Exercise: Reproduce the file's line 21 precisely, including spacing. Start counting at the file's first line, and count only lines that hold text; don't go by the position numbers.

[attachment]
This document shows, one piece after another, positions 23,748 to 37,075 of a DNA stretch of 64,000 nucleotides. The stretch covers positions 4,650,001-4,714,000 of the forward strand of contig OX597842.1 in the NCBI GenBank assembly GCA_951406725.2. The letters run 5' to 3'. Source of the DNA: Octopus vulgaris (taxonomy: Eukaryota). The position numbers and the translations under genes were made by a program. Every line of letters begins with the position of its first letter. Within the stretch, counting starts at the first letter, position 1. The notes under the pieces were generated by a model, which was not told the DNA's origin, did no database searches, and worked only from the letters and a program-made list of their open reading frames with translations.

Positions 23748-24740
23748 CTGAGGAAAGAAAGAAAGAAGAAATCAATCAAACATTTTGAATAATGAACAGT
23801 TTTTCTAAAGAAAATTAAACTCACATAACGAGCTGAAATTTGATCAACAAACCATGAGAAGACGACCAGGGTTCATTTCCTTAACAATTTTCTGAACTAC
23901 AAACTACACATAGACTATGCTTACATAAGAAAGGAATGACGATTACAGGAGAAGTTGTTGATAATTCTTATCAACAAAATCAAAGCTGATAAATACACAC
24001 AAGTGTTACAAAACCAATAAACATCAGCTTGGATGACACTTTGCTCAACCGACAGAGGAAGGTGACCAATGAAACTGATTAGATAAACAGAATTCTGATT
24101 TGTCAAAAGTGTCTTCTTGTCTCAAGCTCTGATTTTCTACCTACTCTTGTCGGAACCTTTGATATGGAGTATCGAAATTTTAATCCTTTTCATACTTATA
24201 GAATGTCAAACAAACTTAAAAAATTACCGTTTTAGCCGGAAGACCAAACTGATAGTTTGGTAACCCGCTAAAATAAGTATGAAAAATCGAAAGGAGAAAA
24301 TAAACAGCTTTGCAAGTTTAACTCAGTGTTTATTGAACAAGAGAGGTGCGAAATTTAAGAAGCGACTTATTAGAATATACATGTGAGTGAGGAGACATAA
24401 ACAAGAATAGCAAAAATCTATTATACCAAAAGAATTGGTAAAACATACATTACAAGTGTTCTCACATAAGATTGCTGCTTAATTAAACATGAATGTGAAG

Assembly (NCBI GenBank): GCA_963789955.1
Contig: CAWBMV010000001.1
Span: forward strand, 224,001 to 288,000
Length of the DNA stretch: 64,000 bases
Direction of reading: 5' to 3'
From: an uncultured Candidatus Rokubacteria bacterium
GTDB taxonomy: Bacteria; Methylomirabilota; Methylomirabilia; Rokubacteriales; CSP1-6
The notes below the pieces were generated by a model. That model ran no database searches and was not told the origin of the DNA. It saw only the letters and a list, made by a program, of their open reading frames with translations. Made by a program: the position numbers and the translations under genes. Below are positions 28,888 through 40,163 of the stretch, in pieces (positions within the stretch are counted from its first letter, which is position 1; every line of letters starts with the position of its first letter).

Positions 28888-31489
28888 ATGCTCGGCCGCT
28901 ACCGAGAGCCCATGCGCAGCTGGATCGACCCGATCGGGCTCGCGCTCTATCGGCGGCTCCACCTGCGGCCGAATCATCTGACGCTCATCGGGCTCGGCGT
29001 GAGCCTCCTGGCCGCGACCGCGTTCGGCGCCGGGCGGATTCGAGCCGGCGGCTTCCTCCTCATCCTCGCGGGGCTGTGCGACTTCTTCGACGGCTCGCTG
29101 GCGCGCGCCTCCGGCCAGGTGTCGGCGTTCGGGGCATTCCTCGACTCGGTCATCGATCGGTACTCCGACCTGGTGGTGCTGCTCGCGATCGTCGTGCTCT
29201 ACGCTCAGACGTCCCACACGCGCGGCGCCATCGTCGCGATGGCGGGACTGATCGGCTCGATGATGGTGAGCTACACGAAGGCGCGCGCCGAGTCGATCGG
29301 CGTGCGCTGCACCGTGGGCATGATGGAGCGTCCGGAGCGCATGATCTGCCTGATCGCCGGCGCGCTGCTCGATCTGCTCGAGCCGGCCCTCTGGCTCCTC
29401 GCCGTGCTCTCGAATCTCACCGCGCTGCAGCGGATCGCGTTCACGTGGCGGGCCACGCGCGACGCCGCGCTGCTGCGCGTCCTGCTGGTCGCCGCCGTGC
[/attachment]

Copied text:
28901 ACCGAGAGCCCATGCGCAGCTGGATCGACCCGATCGGGCTCGCGCTCTATCGGCGGCTCCACCTGCGGCCGAATCATCTGACGCTCATCGGGCTCGGCGT